Every Lunar New Year, my extended paternal family gets together for an epic reunion camp. It started 14 years ago and has grown and evolved in so many ways. This camp was a huge part of my adolescent years and is a constant reminder of who I am and where my roots lie. I remember how my cousins and I would get so excited planning for the various camp activities and how we would get “camp-sick” for weeks after it was all over.
Having missed out on all the fun and festivities for 3 consecutive years, I told Gani we had to try to attend it this year if we could afford it. Even if it was just for a week. I was eager for him to better understand my family dynamics and drama, and I craved quality family time. While our month-long trip back to Singapore last summer was nothing short of amazing, it was also extremely intense and jam-packed with meeting friends, relatives, friends of relatives, relatives of friends… you get the idea. I wanted to be able to just be in one place, laze around in frumpy pajamas while stuffing my face with all the food I missed and just be comfortable. The camp was perfect for that.
Somehow, everything worked out for us. The flight tickets ended up not being as expensive as we had expected and despite the New Year holiday falling within Gani’s exam period, he managed to get approval to take leave for 4 days. So off we went!
The swing set up gets a little more sophisticated every year.
Kak Long and Abang Ros made air batu Malaysia (ice pops), old school style. Which were a phenomenal hit, obviously, in the heat. A heat hit.
One of the field games that was new for me was Running Man, which involved everyone wearing a garbage bag with their names (well, nicknames for most) tagged on it, and then trying to rip other people’s names off. I didn’t take pictures during the game itself, but it was madness and chaos. I don’t think anyone’s garbage bag outfits lasted more than 10 seconds.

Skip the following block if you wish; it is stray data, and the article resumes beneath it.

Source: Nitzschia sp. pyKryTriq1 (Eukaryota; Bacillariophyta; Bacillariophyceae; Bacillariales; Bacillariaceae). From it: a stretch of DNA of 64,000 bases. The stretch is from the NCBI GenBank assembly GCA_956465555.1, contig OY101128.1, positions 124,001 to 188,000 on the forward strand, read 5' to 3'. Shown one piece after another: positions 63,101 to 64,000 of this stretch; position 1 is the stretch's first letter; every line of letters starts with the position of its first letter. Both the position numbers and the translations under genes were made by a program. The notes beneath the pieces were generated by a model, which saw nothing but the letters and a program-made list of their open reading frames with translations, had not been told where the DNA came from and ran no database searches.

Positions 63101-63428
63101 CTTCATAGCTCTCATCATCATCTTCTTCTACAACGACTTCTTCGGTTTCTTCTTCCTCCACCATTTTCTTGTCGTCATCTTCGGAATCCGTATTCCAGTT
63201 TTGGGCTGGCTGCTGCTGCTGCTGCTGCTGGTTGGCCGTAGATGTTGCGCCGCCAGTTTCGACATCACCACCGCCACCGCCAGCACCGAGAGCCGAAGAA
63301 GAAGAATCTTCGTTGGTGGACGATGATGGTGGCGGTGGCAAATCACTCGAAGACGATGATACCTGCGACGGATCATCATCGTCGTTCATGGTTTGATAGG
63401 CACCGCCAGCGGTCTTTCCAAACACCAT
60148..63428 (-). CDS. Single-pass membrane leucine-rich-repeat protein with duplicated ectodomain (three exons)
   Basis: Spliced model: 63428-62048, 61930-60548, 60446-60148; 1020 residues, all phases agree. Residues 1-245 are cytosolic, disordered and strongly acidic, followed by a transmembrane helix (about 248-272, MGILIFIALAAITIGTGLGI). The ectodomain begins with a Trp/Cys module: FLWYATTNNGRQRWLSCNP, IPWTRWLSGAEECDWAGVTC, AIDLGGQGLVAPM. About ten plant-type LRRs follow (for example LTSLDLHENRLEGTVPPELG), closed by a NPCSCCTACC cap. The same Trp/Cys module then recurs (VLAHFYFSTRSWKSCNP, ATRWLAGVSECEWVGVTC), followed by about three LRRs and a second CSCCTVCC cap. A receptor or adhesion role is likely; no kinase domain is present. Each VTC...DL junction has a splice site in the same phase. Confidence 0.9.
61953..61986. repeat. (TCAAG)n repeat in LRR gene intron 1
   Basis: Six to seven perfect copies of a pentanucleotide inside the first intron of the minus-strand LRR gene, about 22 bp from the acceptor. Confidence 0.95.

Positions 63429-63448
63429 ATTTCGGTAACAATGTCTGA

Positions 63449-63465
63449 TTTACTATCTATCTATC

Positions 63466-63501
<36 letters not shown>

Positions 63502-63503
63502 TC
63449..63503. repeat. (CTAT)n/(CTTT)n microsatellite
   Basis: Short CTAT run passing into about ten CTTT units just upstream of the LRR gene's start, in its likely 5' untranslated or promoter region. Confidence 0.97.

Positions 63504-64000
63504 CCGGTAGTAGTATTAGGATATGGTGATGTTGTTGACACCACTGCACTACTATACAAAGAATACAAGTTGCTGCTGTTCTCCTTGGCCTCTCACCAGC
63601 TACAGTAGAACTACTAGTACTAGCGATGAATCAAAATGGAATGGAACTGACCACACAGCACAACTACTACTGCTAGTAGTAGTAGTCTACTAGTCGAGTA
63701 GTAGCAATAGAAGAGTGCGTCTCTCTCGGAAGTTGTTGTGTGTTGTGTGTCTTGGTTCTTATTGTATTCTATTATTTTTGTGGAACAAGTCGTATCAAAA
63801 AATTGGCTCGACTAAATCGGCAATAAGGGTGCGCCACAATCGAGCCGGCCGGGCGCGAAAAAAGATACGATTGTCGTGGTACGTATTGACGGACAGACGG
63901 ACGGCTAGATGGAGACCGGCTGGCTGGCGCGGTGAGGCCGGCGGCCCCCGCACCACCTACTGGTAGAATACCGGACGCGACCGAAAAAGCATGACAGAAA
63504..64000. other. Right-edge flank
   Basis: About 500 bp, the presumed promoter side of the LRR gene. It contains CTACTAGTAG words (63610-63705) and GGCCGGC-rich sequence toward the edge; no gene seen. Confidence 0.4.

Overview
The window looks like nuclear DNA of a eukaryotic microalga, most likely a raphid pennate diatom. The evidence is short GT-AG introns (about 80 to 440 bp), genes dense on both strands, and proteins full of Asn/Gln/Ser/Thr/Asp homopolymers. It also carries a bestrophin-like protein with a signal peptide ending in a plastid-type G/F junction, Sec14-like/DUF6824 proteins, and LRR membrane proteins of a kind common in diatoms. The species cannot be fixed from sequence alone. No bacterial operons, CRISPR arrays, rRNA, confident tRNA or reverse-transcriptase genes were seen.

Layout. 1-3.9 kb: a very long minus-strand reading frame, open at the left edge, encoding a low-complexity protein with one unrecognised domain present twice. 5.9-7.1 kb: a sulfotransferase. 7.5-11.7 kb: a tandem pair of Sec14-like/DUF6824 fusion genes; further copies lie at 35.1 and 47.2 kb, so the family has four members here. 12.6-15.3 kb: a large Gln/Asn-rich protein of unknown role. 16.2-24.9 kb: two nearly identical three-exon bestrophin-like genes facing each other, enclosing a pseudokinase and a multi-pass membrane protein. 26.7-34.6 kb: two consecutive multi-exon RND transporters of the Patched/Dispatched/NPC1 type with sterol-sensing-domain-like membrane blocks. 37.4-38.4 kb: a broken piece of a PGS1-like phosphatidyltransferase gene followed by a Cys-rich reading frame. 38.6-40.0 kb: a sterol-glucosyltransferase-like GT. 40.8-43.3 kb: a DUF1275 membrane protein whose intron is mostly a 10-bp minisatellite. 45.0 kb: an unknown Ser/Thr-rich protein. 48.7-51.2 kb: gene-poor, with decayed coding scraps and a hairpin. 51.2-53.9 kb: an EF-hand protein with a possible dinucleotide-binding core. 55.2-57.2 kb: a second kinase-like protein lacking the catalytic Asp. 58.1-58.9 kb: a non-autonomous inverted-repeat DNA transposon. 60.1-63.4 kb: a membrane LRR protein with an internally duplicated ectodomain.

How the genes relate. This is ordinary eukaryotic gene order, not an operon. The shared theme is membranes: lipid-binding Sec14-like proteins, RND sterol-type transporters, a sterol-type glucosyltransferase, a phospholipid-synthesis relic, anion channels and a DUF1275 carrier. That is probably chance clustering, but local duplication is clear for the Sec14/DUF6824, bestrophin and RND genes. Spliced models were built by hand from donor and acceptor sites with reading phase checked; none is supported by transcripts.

Later that night, we had a majlis cukur rambut (hair cutting ceremony) for little Tiara, the latest addition to the TYF clan.
The next morning, a separate cooking area was set up outside the kitchen to make beef rendang, which is a tedious process and typically takes hours to cook. And all because Gani wanted it.
Actually, I could go on and on about how amazing the food was. The kitchen committee really outdid themselves this year. It was like all my favorite Malay dishes put together in one place.
I love this next set of pictures. It was Kak Rhaudhah’s first time on the swing!
The following night, we had the usual token-giving ceremony to celebrate individual academic achievements.
Which was followed by a dance performance and night prayers.
It’s a bittersweet feeling, to see firsthand how much has changed—there have been marriages and divorces, births and deaths, people have moved on to different stages in their lives, the campsite has been renovated, and yet… it was all still so familiar.
Change is, after all, the one true constant.